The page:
Caledonia


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Cal·e·do·ni·a

 (kăl′ĭ-dō′nē-ə, -dōn′yə)
Roman Britain north of the Antonine Wall, which stretched from the Firth of Forth to the Firth of Clyde. Today the term is used as a poetic appellation for all of Scotland.

Cal′e·do′ni·an adj. & n.

Caledonia

(ˌkælɪˈdəʊnɪə)
n
(Placename) the Roman name for Scotland
Usage: Caledonia is now used poetically and, sometimes, humorously

Cal•e•do•ni•a

(ˌkæl ɪˈdoʊ ni ə)

n.
Chiefly Literary. Scotland.
Cal`e•do′ni•an, n., adj.
ThesaurusAntonymsRelated WordsSynonymsLegend:
Noun1.Caledonia - the geographical area (in Roman times) to the north of the Antonine Wall; now a poetic name for Scotland
Scotland - one of the four countries that make up the United Kingdom of Great Britain and Northern Ireland; located on the northern part of the island of Great Britain; famous for bagpipes and plaids and kilts
Translations

Caledonia

[ˌkæləˈdəʊnɪə] NCaledonia f

Caledonia

nKaledonien nt
References in classic literature ?
The name of Robin Hood, if duly conjured with, should raise a spirit as soon as that of Rob Roy; and the patriots of England deserve no less their renown in our modern circles, than the Bruces and Wallaces of Caledonia.
Then this new island will be joined later on to the neighboring groups, and a fifth continent will stretch from New Zealand and New Caledonia, and from thence to the Marquesas.
Louis had been found in the hands of some savages of Louisiade and New Caledonia.
He first cast anchor at Botany Bay, visited the Friendly Isles, New Caledonia, then directed his course towards Santa Cruz, and put into Namouka, one of the Hapai group.
The Northwest Company, acting feebly and partially upon the suggestions of its former agent, Sir Alexander Mackenzie, had pushed one or two advanced trading posts across the Rocky Mountains, into a tract of country visited by that enterprising traveller, and since named New Caledonia.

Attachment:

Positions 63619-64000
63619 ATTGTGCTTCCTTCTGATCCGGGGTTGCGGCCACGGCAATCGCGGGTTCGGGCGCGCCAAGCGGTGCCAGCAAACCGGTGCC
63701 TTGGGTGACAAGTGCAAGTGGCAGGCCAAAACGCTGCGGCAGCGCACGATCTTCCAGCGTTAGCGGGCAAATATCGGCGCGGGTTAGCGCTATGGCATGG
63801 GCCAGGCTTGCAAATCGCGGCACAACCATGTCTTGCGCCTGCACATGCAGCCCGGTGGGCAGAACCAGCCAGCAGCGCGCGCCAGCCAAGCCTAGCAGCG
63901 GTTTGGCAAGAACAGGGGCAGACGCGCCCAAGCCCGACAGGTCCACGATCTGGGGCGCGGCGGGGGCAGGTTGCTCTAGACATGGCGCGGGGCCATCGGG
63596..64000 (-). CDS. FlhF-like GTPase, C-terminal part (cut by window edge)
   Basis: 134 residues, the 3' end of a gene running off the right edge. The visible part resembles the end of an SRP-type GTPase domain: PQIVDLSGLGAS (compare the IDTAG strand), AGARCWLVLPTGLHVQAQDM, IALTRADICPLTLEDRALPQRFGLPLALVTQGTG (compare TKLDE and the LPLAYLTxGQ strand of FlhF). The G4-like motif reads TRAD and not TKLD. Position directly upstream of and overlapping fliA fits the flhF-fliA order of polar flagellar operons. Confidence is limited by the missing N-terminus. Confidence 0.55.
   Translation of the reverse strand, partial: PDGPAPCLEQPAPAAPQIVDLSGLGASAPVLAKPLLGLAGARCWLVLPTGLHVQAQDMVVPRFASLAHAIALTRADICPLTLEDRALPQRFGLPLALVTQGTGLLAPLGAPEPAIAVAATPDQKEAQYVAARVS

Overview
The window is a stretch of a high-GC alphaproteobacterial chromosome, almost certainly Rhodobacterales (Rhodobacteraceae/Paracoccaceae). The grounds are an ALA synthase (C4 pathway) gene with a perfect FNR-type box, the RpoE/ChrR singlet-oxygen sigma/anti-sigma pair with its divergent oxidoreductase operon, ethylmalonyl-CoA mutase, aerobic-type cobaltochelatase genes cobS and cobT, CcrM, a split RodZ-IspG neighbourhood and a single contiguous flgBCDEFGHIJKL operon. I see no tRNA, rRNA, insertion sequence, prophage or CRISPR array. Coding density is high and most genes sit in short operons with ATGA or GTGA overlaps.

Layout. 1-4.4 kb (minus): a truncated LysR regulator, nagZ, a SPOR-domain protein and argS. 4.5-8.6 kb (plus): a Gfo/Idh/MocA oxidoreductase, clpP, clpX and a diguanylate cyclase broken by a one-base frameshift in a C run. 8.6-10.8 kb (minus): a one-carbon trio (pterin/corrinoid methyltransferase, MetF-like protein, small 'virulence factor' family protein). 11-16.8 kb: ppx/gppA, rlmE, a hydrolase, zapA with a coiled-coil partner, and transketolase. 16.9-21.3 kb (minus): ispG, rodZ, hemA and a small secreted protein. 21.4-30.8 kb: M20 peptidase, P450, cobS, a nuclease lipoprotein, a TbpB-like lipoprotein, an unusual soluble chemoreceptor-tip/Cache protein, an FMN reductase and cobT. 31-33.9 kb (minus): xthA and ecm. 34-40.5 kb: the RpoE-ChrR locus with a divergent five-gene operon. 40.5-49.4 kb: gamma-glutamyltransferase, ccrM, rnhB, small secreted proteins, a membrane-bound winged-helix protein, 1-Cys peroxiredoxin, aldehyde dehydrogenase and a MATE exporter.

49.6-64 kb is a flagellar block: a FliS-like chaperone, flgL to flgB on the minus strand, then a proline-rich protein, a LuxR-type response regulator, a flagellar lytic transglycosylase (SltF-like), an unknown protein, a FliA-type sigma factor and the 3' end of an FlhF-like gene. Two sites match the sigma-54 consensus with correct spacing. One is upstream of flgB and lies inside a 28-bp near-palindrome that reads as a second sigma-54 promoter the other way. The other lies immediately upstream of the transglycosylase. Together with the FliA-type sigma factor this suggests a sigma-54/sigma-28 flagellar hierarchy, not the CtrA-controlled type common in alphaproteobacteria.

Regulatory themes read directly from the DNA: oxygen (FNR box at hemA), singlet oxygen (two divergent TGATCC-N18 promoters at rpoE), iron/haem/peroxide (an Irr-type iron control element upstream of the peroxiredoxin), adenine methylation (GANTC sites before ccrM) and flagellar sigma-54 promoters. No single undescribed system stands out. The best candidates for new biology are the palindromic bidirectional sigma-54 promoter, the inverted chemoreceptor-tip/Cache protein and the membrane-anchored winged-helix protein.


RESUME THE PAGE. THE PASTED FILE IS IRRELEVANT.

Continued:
Astor should he be able to carry his scheme into effect; but they anticipated a monopoly of the trade beyond the mountains by their establishments in New Caledonia, and were loth to share it with an individual who had already proved a formidable competitor in the Atlantic trade.
Being able to reinforce and supply it amply by sea, he would push his interior posts in every direction up the rivers and along the coast; supplying the natives at a lower rate, and thus gradually obliging the Northwest Company to give up the competition, relinquish New Caledonia, and retire to the other side of the mountains.
Sometimes he was a fisherman, but he was always and everywhere a determined hunter, and that was nothing remarkable for a son of Caledonia, who had known some little climbing among the Highland mountains.
Encircling barrier-reefs are of all sizes, from three miles to no less than forty-four miles in diameter; and that which fronts one side, and encircles both ends, of New Caledonia, is 400 miles long.
In the case of the barrier-reef of New Caledonia, which extends for 150 miles beyond the northern point of the islands, in the same straight line with which it fronts the west coast, it is hardly possible to believe that a bank of sediment could thus have been straightly deposited in front of a lofty island, and so far beyond its termination in the open sea.
If, instead of an island, we had taken the shore of a continent fringed with reefs, and had imagined it to have subsided, a great straight barrier, like that of Australia or New Caledonia, separated from the land by a wide and deep channel, would evidently have been the result.
The great barrier of New Caledonia is thus imperfect and broken in many parts; hence, after long subsidence, this great reef would not produce one great atoll 400 miles in length, but a chain or archipelago of atolls, of very nearly the same dimension with those in the Maldiva archipelago.